A new cafe from the owners of popular Fairgrounds Coffee & Tea opens in West Rogers Park on Thursday. Bond Coffee Collective from co-founders Max Dayan and Michael Schultz is designed to function as a gathering place for families and communities, and will abide by strict rules of kashrut, or Jewish dietary laws. It’s slated to open tomorrow at 7555 N. California Avenue with coffee drinks, smoothies, and light bites.
The space seats about 40, according to Schultz, and has a substantial patio as well as a drive-thru window. Dayan and Schultz both have children and appreciate the sometimes long struggle of getting kids in and out of the car to get something to eat, so they streamlined the process. The cozy, playful space features a refurbished payphone booth (a foreign concept to some younger diners), fireplace, and decorative plants. Schultz said he plans to include oversize Jenga and Connect 4, as well as an outdoor fire pit where customers can roast marshmallows.
The shop’s drink offerings include classic coffee and espresso drinks featuring local roaster Passion House Coffee, as well as draft cold brew and Rishi iced tea. The drink menu also includes specialty drinks, like a color-changing “Purple Matcha Potion” (sweet matcha, butterfly pea flower tea, coconut milk). Four smoothies are also available, such as the “Berry Oat” (blueberry, strawberry, almond milk, agave nectar).
Light food options include a selection of six toasts, including an avocado multigrain toast with strawberry, mango, Thai basil, balsamic, and chia seeds, and a take on a tofu bahn mi with marinated tofu, ginger soy aioli, and pickled vegetables. Diners can also expect pastries, a few salads, and a sizable choice of bowls, like a tropical acai bowl (pineapple, mango, acai, banana, coconut, chia seeds, flax seeds). The full food and drink menu is available below.
Everything about Bond Coffee Collective is personal for its owners. The shop is named for Dayan’s mother Bonnie, and as a tribute to her ability to bring people together and cultivate community. The shop sits around the corner from the former home of Schultz’s Grandpa Irv, who was also his hero. He wants to give customers the joy and love he experienced with his grandfather in his youth, and pass that legacy on to his children. He also wants to buck negative stereotypes about kosher food: it’s expensive, it’s unhealthy, it doesn’t taste good. “Everybody told me it was impossible,” Schultz said. “We’re disrupting misconceptions that something kosher can’t be cool.”
The shop will abide by the rules of Chalav Yisrael (sometimes pronounced Cholov Yisroel), a term from Jewish liturgy that refers to all dairy products and the conditions required for them to be considered kosher — namely, the animals that produce milk and supervision during milking by a mashgiach, a religious Jew who insures the kashrut status of an establishment.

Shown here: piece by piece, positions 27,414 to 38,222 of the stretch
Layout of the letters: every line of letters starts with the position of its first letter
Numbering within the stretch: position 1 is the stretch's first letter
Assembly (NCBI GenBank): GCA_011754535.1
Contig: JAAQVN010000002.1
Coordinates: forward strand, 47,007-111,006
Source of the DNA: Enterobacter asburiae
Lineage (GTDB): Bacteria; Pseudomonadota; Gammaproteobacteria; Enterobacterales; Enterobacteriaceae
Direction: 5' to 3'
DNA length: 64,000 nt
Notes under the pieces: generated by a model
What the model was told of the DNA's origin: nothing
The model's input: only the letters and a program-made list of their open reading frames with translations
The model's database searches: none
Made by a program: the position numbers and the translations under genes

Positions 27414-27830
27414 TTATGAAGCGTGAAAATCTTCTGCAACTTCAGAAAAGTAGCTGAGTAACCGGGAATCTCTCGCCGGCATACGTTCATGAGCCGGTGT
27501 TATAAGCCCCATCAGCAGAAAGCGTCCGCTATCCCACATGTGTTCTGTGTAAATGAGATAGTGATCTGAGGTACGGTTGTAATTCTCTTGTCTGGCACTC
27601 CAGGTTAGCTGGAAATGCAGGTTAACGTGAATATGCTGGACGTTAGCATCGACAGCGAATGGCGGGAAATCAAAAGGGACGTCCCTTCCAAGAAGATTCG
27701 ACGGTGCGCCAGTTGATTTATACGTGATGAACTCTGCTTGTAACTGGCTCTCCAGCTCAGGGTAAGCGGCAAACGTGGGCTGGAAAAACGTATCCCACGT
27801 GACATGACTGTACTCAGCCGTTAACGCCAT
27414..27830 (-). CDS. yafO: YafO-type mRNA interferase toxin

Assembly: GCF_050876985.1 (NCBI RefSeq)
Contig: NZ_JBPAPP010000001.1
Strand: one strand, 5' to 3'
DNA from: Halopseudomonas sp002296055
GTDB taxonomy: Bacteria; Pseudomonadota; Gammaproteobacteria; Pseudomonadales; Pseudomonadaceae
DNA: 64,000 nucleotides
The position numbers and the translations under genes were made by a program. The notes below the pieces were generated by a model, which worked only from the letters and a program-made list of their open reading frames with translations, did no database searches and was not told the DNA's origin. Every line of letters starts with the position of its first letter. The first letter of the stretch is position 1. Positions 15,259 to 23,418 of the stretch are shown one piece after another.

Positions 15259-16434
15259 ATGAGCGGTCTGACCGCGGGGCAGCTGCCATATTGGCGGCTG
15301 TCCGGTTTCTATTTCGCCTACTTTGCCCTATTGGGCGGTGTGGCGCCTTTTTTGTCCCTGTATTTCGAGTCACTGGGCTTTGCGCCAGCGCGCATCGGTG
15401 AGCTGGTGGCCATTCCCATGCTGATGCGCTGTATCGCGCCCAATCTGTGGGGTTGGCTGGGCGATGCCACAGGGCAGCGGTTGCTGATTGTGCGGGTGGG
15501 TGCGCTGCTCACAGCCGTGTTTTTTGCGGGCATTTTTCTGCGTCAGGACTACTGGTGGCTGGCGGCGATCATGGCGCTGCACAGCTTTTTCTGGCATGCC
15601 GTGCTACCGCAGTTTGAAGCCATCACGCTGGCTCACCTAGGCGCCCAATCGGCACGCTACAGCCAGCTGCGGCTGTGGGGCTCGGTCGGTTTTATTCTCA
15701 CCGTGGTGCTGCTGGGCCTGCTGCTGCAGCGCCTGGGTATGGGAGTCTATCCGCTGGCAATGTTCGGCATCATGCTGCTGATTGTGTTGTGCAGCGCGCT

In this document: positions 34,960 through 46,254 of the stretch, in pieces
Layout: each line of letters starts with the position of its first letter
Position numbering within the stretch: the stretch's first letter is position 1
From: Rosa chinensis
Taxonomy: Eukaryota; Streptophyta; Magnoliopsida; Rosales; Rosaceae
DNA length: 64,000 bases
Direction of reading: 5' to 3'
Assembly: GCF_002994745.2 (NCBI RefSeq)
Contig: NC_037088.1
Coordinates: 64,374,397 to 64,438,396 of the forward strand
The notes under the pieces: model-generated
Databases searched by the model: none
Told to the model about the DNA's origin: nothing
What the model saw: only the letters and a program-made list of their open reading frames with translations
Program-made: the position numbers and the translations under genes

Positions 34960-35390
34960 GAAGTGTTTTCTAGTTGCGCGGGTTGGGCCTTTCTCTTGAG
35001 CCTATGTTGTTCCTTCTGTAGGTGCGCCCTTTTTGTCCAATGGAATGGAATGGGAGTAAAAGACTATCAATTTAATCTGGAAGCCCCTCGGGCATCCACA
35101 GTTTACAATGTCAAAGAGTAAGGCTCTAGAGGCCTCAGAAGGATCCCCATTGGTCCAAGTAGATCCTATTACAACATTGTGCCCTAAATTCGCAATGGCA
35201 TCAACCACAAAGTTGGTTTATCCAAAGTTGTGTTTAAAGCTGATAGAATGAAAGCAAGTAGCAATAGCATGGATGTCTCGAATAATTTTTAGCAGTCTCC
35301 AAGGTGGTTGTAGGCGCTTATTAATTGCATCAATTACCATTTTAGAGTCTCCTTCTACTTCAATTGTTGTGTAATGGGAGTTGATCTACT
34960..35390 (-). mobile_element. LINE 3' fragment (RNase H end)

The number of people who adhere to such stringent rules is small, and Schultz said he initially didn’t think the the effort and financial investment was worth it. A conversation with a rabbi friend, however, changed his attitude about what it means to run a truly inclusive cafe. “I looked at him with nine children, telling him that he can’t take his children there,” he said. “I want people to be able to wake up and say to their children, ‘Go there, I have no concerns.’ It’s at the highest level of certification.”
Schultz also stressed the value of celebrating difference as political clashes over race and immigration continue in Washington D.C. “In a world where things are so polarized, this is a celebration of diversity through coffee and tea and food, which is the only way I know how to do it,” he said. “As citizens of this planet sometimes we just need a little reminder that it’s diversity that makes us beautiful and makes the world interesting. Bond is our little nod to that.”
The Chicago metro area is home to about 291,800 Jews, according to the latest numbers from the Jewish Data Bank (the last survey was in 2010), and the Chicago Rabbinic Council catalogues the region’s kosher establishments online. Around 24,000 Jews live in West Rogers Park and the neighborhood has a rich religious and cultural history, chronicled in the documentary Driving West Rogers Park: Chicago’s Once and Future Jewish Neighborhood.
Bond Coffee Collective is from the owners of popular mini-chain Fairgrounds Coffee & Tea, which operates locations in Bucktown, Fulton Market, and Millennium Park, as well as Minnesota and California. The brand has plans to expand to Oak Park, Vernon Hills, and Milwaukee.
The cafe opens tomorrow in West Rogers Park.
Bond Coffee Collective, 7555 N. California Avenue, open 7 a.m. to 8 p.m. on Monday through Thursday; 7 a.m. to 4 p.m. on Friday; closed Saturday; 8 a.m. to 8 p.m. on Sunday.